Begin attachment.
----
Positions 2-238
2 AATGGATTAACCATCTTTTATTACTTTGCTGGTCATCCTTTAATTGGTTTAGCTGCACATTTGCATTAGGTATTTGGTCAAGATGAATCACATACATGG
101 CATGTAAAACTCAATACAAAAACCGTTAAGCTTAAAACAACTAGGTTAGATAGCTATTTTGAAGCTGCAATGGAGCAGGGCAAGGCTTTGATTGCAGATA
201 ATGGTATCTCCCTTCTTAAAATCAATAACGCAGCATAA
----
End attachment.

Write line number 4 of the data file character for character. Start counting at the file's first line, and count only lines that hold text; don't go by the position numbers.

201 ATGGTATCTCCCTTCTTAAAATCAATAACGCAGCATAA